Could The Housing Slump Impact the Federal Reserve's Plans?
NEW YORK ( MainStreet) The housing slump caused by this year's unusually cold winter has yet to end , leaving investors to wonder if the Federal Reserve should take the housing market more seriously.
The Fed traditionally tracks employment and inflation when it comes to determining its future monetary policies, but at an appearance before the Joint Economic Committee of Congress late last week, Fed Chairwoman Janet Yellen was emphatic about the lackluster housing market.
"Readings on housing activity--a sector that has been recovering since 2011--have remained disappointing so far this year and will bear watching," Yellen said.
The Chairwoman went on say the housing slump could also last longer than expected.
The latest housing data mirrors this sentiment . Existing home sales fell 0.2% in March, the latest reading from the National Association of Realtors and are down 7.5% year-over-year. Building permits fell 2.4% in March and while housing starts, which reflect the volume of new construction homes, grew 2.8% in March, starts are still down 5.9% since March 2013 .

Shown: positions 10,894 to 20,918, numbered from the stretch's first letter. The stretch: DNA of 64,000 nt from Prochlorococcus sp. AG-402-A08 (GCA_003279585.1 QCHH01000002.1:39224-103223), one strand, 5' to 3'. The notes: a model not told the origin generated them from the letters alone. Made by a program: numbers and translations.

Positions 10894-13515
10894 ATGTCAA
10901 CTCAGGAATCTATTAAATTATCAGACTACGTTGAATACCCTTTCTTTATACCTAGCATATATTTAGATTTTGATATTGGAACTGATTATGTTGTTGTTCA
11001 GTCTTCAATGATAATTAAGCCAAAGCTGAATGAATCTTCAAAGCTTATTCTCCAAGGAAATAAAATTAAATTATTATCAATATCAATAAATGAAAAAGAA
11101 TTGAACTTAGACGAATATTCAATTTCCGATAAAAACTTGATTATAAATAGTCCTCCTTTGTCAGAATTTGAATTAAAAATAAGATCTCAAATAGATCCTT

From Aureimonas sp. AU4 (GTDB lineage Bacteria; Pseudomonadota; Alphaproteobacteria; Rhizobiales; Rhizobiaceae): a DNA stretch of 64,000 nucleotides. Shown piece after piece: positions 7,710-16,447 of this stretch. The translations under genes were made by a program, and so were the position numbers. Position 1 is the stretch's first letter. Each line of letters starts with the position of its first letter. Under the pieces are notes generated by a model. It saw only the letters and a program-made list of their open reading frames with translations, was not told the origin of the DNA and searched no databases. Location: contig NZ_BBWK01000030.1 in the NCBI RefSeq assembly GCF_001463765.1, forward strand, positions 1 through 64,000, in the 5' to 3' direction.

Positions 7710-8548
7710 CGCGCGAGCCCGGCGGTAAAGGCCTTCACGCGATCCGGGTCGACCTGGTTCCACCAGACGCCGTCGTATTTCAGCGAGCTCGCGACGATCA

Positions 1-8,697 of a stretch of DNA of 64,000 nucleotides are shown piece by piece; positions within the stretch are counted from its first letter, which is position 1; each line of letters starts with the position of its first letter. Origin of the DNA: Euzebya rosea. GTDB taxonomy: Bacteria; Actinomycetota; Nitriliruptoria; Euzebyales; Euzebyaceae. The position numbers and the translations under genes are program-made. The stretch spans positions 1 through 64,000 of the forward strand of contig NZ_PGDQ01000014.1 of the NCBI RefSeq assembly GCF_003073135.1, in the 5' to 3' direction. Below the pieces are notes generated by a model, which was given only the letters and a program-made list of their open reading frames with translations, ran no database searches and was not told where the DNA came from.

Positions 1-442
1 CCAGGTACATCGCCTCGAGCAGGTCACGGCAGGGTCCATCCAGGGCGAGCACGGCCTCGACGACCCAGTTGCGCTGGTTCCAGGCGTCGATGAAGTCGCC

One culprit of the housing slowdown, aside from cold weather, is rising interest rates . The Fed has been scaling back its bond stimulus, which has kept interest rates low, by $10 billion each month since December 2013. Short-term interest rates have stayed near zero since December 2008, although investors expect that to change sometime in mid-2015.
"I think that the Fed has always been aware and focused on the housing market, but has been in a little bit of self denial over the last six to nine months over the impact of the higher rates," says ITG chief economist Steve Blitz.
Rates on a 30-year fixed mortgage average 4.21%, compared to 3.42% last year at this time, according to Freddie Mac. The yield on the 10-year Treasury note, which impacts consumer interest rates, including mortgage rates, currently stands at 2.50%, after crossing 3% in December, but is still up from 1.94% in May 2013.
"Interest rates are now rising to where the supply and demand for credit is in the marketplace, which is still low," Blitz adds. "But that increase is coming from the Fed, not the marketplace, so demand for credit will drop."
In Yellen's remarks last week, she said, "a high degree of monetary accommodation remains warranted." Should the Fed continue its tapering at the current level of $10 billion per month, the end of quantitative easing would come in October.
If the housing slump continues and starts to weigh down the rest of the economy, the Fed could taper by a smaller amount each month, which would indicate that the economy isn't ready just yet to stand on its own two feet.
The housing market will be watched closely in the coming months. A few factors including the potential for increased summer demand and banks' loosening of lending standards could be the key boost the housing market needs.